When It Comes to Judgment, the Child-Free Just Might Have It Easy

Over the years, I’ve read many blogs and articles written by child-free women, and what never fails is that at some point, a child-free woman will express her anger or irritation at having been judged by someone who has had (or wants) children.

There have been articles (written by women) that say child-free women make poor employees, and women without children have been called selfish, freaks, sex-haters, cold, and any number of other flattering terms people use to describe the kind of woman who doesn’t want to procreate (you’ll find the comprehensive list in a Psychology Today article by Ellen Walker, Ph.D).

While I’ll not deny we child-free types do face some judgment and criticism, and although, as women, we’re marginalized when it comes to choosing the best juices (“As a mom, I want to know my juice is all natural,” one commercial advertised – do we non-moms not want natural juice, too?) and receiving special labels (“Coma Mom Defies the Odds” a recent morning show episode headlined – is she somehow special because she is a mom, and not just a woman, who defied the odds?), I think we have it easier than moms do – and not just because we don’t task ourselves with raising children.

Please don’t misunderstand; I know women who are uncertain about whether they want to have children, or who have just realized they’ll never want them, have a tough time, for a while. Deciding not to have children means being something of a social outcast (every woman I know, who is my age or older, has children), it means difficulty finding a life partner (it’s actually surprising how many men feel strongly about having children), and it could even mean periodically wondering whether being child-free was the right choice. (How many decisions – from what to eat for breakfast to the degree that cost too much money – aren’t second-guessed at one time or another?)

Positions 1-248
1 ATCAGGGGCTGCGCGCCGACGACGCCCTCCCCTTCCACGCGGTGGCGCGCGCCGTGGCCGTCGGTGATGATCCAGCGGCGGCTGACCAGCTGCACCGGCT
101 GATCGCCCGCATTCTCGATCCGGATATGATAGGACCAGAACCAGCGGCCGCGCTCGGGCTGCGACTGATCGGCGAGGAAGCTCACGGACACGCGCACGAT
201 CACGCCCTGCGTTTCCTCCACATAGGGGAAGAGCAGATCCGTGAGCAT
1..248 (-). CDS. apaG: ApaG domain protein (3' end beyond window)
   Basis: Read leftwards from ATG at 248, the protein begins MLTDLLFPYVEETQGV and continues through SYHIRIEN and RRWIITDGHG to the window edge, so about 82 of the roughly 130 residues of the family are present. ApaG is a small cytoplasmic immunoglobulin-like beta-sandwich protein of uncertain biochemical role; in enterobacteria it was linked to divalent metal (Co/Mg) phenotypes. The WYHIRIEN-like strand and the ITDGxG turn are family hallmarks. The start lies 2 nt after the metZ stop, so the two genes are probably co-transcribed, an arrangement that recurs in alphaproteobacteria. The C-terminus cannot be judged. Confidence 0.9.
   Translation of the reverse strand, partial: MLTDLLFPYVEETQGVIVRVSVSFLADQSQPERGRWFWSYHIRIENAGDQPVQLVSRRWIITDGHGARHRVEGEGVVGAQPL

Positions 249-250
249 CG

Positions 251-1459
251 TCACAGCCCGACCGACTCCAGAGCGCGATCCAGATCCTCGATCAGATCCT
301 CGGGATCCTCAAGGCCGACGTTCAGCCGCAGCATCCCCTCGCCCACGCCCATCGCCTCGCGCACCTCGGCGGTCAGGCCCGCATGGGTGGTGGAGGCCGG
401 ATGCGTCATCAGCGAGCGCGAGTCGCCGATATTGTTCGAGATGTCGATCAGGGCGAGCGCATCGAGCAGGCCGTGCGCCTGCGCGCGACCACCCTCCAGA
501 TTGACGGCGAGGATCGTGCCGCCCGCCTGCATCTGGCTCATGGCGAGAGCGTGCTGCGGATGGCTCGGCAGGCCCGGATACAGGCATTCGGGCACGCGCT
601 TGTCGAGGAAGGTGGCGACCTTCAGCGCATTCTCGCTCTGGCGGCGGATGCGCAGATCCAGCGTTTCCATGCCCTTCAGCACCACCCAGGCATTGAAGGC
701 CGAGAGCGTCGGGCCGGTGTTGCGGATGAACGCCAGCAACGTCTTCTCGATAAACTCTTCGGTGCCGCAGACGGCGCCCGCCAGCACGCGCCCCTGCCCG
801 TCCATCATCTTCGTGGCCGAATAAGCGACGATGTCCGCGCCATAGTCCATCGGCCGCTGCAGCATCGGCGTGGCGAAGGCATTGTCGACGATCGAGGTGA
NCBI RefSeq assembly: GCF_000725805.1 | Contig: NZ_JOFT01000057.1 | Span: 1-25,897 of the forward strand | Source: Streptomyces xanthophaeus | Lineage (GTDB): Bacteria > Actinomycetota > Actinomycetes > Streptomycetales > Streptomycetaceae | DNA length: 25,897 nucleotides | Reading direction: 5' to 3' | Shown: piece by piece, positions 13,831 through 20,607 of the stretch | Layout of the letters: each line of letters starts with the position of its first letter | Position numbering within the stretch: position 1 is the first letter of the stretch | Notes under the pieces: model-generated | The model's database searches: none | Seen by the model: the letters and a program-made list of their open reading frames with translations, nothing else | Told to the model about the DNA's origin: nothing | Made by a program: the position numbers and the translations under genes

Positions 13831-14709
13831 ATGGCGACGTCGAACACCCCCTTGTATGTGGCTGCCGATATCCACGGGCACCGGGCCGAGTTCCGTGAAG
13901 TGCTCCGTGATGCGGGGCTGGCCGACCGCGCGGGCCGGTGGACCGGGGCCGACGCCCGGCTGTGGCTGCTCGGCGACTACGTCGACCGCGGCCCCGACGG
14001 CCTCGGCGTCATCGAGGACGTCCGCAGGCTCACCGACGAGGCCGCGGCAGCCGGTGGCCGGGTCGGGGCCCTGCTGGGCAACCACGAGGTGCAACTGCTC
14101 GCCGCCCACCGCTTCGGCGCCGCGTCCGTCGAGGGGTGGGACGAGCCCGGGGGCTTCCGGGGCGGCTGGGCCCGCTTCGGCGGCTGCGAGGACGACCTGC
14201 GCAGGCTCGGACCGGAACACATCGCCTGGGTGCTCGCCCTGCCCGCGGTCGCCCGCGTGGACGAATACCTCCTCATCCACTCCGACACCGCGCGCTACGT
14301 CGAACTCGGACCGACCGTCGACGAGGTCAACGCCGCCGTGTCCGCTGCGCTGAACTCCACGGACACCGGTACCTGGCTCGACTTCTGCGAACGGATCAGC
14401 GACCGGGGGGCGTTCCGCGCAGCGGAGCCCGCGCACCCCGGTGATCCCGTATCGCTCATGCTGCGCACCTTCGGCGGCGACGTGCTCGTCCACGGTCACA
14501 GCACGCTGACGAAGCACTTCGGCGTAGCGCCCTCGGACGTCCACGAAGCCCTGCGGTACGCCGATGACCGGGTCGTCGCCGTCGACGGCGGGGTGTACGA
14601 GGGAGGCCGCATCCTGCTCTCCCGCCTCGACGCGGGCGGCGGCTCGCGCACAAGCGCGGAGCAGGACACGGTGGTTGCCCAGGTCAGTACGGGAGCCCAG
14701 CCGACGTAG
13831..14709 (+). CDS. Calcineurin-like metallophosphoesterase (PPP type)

Of course, the child-free also have to deal with guilt trips from parents and in-laws who want grandchildren, the constant barrage of “Aren’t you afraid you’ll regret it?” and “What happens when you’re old and alone?” questions, and feeling unnatural, in general (because our society says it’s “natural” to want, and have, children).

Even so. I’d much rather suffer whatever judgment I might receive as a child-free woman than what I suspect I’d have to deal with if I were a mother.

For instance:


Other questions people ask about mothers (and many of them make the morning show segments):

– Is it okay for mothers to have a glass of wine during playdates with other mothers?
– Should mothers breastfeed?
– Should mothers breastfeed in public?
– Should mothers give their children milk?
– Should older mothers be allowed to have more children?
– Should mothers have more than one child?

And that’s just conversation in the media. Mothers also have to deal with other mothers. Other mothers, who are certain they’re raising their own children the right way, are the first to criticize the way other mothers raise their children.

“Really? You let them eat that?”
“Really? You let them watch that?”
“Really? You let them listen to that?”
“Oh, you don’t make him do his homework as soon as he comes home?”
“You let her boyfriend go into her bedroom?”
“You don’t go to every single soccer practice?”
“You let him have coffee? Really? At fifteen?”
“You bought condoms for her? Really? At fifteen?”
“You let her wear that?”
“You don’t let her wear that?”
“You went OUT?”

We all have our issues where children (or a lack thereof) are concerned, but I would much rather have gone through my years of non-mom guilt, two divorces, and pregnancy fears as a child-free woman than to have to hear one word about how I was raising my child.

And I’m pretty certain mothers have to deal with this for the full eighteen years. There are “right” ways to care for infants, toddlers, pre-teens, teens…